April 10th – rose early (I was up before anyone else – everyone else had partied hardy into the wee hours and were still sleeping), tiptoed downstairs and ate buffet breakfast, only to realize how tired I still was, and returned to bed to adjust to the new time zone and opposite season a little longer.
By mid-morning, Sol and Meriem were headed off to Campeche Island, and though originally I had planned to join them, I decided to stay behind and do something different with my day. I was concerned about how much longer I could realistically stay in Brazil without my baggage, before letting American Airlines know I needed to return stateside. I had no change of undies or any other clothes, no swim suit, no sandals, no toiletries, no nada….I was washed up ashore on a strange land with nothing, and it was a situation where I couldn’t last much longer before something needed to change.
It was a gorgeous day, wispy clouds high in the sky but lots of blue, and sunshine. The kayaks were hanging on the wall – I decided to kayak the lagoon. The water was almost glass when I started, and I headed north along the shoreline. Although houses rimmed the shore most of the way, there was so much greenery and flowers it looked quite tropical and rural. To the west the hills rose, covered in large jungle-like trees with houses scattered behind their branches. The lagoon is so large that it’s more like a large lake. Several passenger ferries passed me taking people to the northern towns along the lagoon that have limited or no road access. Finally I reached the northern limits of the lagoon. I’d been paddling a couple hours, so it was time to turn the nose around and head back.
On the return, the wind had picked up and I was battling small waves that were washing across the top of the kayak. My aching arms were straining with the paddle, but I forced myself onward and finally turned a point of rock where, after that, the wind calmed down and I made it back to my launch site cove with no problem.
And miracle of miracles! MY DUFFEL BAG HAD ARRIVED AT SUBMARINO HOSTEL! INTACT! WITH NOTHING MISSING! WITH THE FLIMSY BAGGAGE CLAIM TICKET STILL ATTACHED! You’ve never seen a happier camper than I was then! Talk about worries melting away and suddenly the rest of the journey was STILL ON! I didn’t have to return to the States early and spend a small fortune replacing all my lightweight hiking gear, etc. I was ecstatic to take a shower, get clean, brush my teeth (what luxury!), put on fresh clothes, and go out on the town to celebrate and see the world with a much relieved, fresh, open view!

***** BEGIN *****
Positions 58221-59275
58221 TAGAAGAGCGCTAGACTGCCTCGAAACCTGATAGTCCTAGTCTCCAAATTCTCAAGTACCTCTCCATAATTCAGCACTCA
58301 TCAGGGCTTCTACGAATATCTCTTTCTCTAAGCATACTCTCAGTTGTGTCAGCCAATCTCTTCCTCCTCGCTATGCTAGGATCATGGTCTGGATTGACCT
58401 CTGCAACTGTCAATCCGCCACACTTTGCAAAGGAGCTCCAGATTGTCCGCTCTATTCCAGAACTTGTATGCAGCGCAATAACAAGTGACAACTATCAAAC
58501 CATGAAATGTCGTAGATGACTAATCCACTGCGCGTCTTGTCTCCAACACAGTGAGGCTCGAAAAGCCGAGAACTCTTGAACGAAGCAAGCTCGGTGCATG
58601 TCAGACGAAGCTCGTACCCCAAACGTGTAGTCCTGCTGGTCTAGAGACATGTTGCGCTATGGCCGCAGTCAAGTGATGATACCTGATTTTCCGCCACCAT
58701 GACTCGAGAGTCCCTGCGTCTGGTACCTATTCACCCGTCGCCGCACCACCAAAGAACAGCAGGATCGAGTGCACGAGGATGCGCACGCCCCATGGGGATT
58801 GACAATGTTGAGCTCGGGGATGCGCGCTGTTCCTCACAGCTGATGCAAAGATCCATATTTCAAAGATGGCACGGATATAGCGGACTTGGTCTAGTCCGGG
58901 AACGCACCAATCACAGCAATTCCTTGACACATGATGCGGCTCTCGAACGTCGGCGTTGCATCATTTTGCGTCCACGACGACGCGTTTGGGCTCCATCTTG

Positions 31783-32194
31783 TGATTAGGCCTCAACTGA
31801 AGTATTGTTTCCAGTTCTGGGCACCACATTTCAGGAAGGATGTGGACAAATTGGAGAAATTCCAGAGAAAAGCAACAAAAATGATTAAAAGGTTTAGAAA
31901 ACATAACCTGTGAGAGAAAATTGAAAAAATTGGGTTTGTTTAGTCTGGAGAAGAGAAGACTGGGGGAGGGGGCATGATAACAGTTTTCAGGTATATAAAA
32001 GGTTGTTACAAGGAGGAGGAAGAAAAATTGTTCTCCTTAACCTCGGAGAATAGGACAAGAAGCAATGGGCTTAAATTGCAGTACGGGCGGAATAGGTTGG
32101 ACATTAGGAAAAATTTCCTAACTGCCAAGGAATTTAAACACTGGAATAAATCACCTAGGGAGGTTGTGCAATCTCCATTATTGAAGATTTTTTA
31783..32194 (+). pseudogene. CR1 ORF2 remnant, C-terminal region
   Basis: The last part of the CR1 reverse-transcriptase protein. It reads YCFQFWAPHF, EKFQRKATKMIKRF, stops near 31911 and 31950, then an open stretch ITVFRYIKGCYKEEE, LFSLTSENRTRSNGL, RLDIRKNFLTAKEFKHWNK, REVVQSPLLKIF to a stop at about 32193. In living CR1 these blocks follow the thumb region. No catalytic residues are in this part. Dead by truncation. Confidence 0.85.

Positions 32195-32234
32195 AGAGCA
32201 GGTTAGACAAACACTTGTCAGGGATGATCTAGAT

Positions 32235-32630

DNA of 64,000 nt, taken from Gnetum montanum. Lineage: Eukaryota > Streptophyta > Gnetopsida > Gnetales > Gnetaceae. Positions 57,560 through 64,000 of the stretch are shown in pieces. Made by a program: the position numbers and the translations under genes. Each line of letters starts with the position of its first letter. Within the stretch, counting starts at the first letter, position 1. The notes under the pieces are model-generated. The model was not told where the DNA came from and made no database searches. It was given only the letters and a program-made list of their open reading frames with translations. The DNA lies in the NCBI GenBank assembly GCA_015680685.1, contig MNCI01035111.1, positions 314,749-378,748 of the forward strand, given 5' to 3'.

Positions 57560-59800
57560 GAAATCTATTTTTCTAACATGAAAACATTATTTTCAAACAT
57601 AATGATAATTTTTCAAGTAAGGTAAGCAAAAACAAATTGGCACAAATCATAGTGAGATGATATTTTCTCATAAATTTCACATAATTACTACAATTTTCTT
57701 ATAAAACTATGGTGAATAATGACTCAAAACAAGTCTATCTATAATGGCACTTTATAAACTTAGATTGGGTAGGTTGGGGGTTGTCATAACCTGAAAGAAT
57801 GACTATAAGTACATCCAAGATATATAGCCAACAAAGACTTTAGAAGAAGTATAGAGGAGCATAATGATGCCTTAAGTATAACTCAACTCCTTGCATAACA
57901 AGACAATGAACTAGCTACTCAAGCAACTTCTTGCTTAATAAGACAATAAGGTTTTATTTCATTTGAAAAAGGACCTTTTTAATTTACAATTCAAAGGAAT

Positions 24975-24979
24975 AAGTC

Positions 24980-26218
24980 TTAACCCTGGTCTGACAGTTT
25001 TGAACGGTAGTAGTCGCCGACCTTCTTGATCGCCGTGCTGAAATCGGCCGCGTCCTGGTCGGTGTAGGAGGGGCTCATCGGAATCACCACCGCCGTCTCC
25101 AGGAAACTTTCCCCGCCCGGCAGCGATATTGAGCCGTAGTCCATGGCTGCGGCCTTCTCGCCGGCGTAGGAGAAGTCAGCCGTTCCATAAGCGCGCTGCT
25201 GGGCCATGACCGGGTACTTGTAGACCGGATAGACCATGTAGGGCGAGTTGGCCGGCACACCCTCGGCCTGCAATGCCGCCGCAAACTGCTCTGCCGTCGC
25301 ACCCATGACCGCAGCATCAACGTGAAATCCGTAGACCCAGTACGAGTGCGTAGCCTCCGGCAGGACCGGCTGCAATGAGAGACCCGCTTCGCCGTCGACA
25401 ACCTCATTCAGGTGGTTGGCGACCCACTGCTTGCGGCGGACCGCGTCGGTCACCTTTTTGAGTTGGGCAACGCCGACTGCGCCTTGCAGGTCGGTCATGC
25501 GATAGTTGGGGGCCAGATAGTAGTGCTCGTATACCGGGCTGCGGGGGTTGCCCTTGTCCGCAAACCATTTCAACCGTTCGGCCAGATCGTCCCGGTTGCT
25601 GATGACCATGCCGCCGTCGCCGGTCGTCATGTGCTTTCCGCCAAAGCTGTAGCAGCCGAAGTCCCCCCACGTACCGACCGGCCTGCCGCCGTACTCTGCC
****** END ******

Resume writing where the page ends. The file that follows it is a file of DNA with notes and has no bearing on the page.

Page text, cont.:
There are a number of wonderful restaurants in the town of Logoa de Conceicao. I chose one that had outdoor seating and ordered the most delicious sandwich and to-die-for coffee, and caught up my journal with all the happenings.
Afterwards, I meandered around back streets to see what off-main drag looked like. And in doing so – ANOTHER little miracle happened….I found a 10 Real note (Brazilian Reals are like U.S. dollars) on the sidewalk. With the exchange rate, it was worth about $8.00 U.S. dollars. I decided to spend it right away on a pair of earrings, since my ears felt naked. Many of the guide books I had read before leaving the States warned against wearing jewelry to Brazil, for fear of thieves ripping it from your neck as they passed by. Yet, everywhere I’d been in Brazil so far all the women were wearing lots of jewelry, and much of it was silver and gold. I missed my regular pair of earrings I had left behind in the U.S., so I shopped at a couple of small jewelry stores and found a sweet little pair of earrings for 10 Reals that I felt would suffice me for the rest of my Brazilian visit.
Back at the Submarino Hostel, Sol and Meriem had returned with disappoining news – the boat to Campeche Island left only on Sundays, and they were planning to leave before then. Since my duffel had arrived, I had decided to stay through Sunday – which was 4 days ahead – so I would still be able to go to Campeche Island, which is famous for it’s amazing archaeological rock carvings.
The Submarino Hostel guests and owners partied again late into the wee hours of the morning, while I retired early. I was beginning to realize that EVERY night in Brazil is a party night. It’s not reserved for Fridays and Saturdays, it’s literally a way of life! And rising at 10 a.m. is also a way of life – no shops are open before 10, and more open around noon. Many shops also do the afternoon Siesta closing, similar to Mexico. More adaptations to get accustomed to …but meanwhile I hit the hay, one relieved and happy traveler that my bag had arrived, and feeling fully dressed and complete now that I had my new pair of earrings. Slumber came easily with the blessing of my earplugs 🙂